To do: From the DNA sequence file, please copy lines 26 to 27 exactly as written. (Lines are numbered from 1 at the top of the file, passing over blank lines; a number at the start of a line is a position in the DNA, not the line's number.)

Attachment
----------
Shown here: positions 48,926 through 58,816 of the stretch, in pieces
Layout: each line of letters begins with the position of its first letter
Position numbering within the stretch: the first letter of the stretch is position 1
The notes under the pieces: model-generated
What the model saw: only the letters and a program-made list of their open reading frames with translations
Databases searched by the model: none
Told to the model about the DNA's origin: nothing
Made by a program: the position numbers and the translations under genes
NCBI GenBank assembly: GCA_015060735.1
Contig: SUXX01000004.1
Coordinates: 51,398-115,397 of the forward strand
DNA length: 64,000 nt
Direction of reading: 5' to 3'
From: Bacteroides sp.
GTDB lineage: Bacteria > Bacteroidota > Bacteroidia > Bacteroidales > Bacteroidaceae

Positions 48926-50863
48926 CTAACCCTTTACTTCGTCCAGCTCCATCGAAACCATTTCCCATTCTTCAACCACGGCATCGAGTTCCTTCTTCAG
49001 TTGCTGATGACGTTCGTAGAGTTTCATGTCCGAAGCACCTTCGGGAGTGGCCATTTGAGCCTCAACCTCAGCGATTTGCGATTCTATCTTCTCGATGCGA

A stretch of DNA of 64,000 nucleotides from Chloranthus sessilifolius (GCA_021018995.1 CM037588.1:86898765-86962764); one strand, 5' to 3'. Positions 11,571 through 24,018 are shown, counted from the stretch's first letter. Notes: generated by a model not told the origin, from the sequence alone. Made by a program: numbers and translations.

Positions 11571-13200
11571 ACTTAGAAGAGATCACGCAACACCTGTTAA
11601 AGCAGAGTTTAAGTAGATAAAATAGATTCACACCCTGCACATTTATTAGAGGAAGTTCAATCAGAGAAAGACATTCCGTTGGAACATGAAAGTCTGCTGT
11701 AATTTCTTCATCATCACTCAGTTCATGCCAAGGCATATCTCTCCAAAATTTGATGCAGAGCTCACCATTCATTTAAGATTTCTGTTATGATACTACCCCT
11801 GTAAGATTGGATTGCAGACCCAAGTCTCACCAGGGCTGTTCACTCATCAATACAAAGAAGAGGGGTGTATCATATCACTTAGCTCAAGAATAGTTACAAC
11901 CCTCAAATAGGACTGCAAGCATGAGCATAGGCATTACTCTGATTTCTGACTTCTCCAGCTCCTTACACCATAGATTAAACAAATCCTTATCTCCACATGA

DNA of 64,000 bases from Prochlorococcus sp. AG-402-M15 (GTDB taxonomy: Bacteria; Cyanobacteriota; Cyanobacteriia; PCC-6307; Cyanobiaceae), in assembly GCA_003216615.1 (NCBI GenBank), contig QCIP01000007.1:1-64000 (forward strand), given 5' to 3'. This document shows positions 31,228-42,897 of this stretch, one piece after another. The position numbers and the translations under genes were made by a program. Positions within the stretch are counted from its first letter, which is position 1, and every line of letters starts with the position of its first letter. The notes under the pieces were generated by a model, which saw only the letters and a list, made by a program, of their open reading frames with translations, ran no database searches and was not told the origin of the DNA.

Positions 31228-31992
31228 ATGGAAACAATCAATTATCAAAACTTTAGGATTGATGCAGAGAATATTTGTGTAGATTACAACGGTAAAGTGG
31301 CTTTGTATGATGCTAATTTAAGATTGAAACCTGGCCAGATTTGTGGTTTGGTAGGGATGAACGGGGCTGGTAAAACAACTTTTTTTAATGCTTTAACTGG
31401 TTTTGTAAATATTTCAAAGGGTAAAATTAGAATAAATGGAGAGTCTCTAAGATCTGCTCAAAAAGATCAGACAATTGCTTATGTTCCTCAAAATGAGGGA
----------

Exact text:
DNA of 64,000 bases from Prochlorococcus sp. AG-402-M15 (GTDB taxonomy: Bacteria; Cyanobacteriota; Cyanobacteriia; PCC-6307; Cyanobiaceae), in assembly GCA_003216615.1 (NCBI GenBank), contig QCIP01000007.1:1-64000 (forward strand), given 5' to 3'. This document shows positions 31,228-42,897 of this stretch, one piece after another. The position numbers and the translations under genes were made by a program. Positions within the stretch are counted from its first letter, which is position 1, and every line of letters starts with the position of its first letter. The notes under the pieces were generated by a model, which saw only the letters and a list, made by a program, of their open reading frames with translations, ran no database searches and was not told the origin of the DNA.

Positions 31228-31992